It’s Your Attitude, Own It
When I worked in retail customer service, I would tell my associates, “Smile, speak softly, and don’t argue. Your attitude will affect the customers.” My mom would have said, “A soft word turns away anger.”
Leaders need to understand how you respond to your associates will determine how they see and speak to you. Your words can inspire trust or instill disdain.
Here are 5 simple steps to demonstrating a positive attitude with your team:
- Body language speaks volumes. Your body language will determine if they want to have a conversation or not. Crossed arms and a scowl is a nonverbal shout, “Go away!” When you see an associate coming towards you smile, nod at them, let them know you’re open to having a conversation.
- Give them eye contact. Eye contact, nods of understanding, and occasional rephrasing of a statement assure your associate that you are listening AND understanding. You don’t have to agree with every comment but listening and rephrasing for clarity goes a long way to building trust and a good attitude with your associates.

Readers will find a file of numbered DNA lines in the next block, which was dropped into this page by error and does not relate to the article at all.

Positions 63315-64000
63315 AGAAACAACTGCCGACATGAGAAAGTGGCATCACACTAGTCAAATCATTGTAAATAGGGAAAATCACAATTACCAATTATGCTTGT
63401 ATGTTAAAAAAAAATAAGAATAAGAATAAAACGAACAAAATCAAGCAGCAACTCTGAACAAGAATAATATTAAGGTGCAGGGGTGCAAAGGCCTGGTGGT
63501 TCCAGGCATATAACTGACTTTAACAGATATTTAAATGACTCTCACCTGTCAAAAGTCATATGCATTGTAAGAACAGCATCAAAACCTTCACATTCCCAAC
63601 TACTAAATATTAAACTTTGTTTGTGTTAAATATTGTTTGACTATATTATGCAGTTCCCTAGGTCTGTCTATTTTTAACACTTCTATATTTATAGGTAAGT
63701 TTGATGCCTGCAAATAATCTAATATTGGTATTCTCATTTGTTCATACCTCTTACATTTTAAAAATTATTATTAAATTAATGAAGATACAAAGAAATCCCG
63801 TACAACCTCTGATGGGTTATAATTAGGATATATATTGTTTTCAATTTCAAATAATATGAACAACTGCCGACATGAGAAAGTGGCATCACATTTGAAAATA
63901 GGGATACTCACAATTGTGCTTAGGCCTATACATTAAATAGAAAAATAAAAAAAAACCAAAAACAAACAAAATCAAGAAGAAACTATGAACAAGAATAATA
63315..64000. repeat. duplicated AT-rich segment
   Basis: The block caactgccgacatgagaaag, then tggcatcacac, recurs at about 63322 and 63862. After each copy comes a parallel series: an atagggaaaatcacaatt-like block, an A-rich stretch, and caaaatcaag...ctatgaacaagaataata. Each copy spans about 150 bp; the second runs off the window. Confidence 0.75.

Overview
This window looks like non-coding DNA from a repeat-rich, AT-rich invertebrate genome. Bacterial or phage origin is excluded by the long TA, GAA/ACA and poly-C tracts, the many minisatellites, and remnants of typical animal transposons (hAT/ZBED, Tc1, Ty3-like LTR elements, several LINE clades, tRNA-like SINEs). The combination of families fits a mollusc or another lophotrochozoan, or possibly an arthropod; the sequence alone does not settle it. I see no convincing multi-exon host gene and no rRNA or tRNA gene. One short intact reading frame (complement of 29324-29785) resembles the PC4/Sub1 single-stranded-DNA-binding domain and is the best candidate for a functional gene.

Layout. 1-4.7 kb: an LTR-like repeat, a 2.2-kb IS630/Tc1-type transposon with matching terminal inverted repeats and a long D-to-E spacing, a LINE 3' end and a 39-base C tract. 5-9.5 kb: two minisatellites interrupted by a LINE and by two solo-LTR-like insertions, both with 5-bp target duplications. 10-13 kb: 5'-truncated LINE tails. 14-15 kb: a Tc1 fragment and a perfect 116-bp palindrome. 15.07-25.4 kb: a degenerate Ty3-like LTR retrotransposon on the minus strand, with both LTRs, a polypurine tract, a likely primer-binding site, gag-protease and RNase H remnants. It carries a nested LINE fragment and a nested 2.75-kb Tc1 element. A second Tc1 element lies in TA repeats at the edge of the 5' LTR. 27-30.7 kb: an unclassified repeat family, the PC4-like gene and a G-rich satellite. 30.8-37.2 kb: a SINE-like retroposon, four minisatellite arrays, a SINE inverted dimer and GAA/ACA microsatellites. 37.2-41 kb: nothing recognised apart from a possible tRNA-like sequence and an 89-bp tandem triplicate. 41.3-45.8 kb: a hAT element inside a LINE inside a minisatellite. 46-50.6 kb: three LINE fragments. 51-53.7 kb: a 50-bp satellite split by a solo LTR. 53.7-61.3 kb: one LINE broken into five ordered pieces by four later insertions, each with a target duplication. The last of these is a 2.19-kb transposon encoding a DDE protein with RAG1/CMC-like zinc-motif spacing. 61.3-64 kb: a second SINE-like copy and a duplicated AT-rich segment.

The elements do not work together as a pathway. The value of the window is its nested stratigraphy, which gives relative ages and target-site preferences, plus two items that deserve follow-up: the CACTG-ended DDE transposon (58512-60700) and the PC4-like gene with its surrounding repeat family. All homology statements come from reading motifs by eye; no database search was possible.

- Respond with content. Don’t just say, “Thanks Bob.” Let the associate know you heard the point and appreciate them sharing. Follow up with a simple statement of your thoughts. If you think something is worth pursuing tell the associate you appreciate the idea and you’ll follow up. If it’s not worth pursuing, give a simple explanation of why. Remember the frustration of when you heard, “No.” and your “Why?” was followed by, “Because I said so.” A brief explanation can go far in building a positive attitude.
- Follow through. If you say you’re going to do something, do it. Let your word mean something. Saying you will and then not following through is discouraging and discouraged associates have bad attitudes. It won’t be long before you get a reputation of all talk and no action, or worse, you’re not trustworthy.
- Share the glory. Acknowledge your associate’s ideas and contributions. Sharing the glory builds the team and, more importantly, builds their trust in you. No one wants to share their ideas if the “credit” is always taken by the boss. Sharing the credit not only encourages others to share their ideas, it builds their trust in you and demonstrates that you’re a team player.
We do not have control over the experiences or attitudes our associates have outside of the business. We can control how we respond to them when they are with us. How do you ensure you are an accountable leader? A smile, soft word, and willingness to listen and follow through will go a long way to building a relationship of trust and positive attitudes. Find out more about how to create personal, professional, and cultural transformation for your team.
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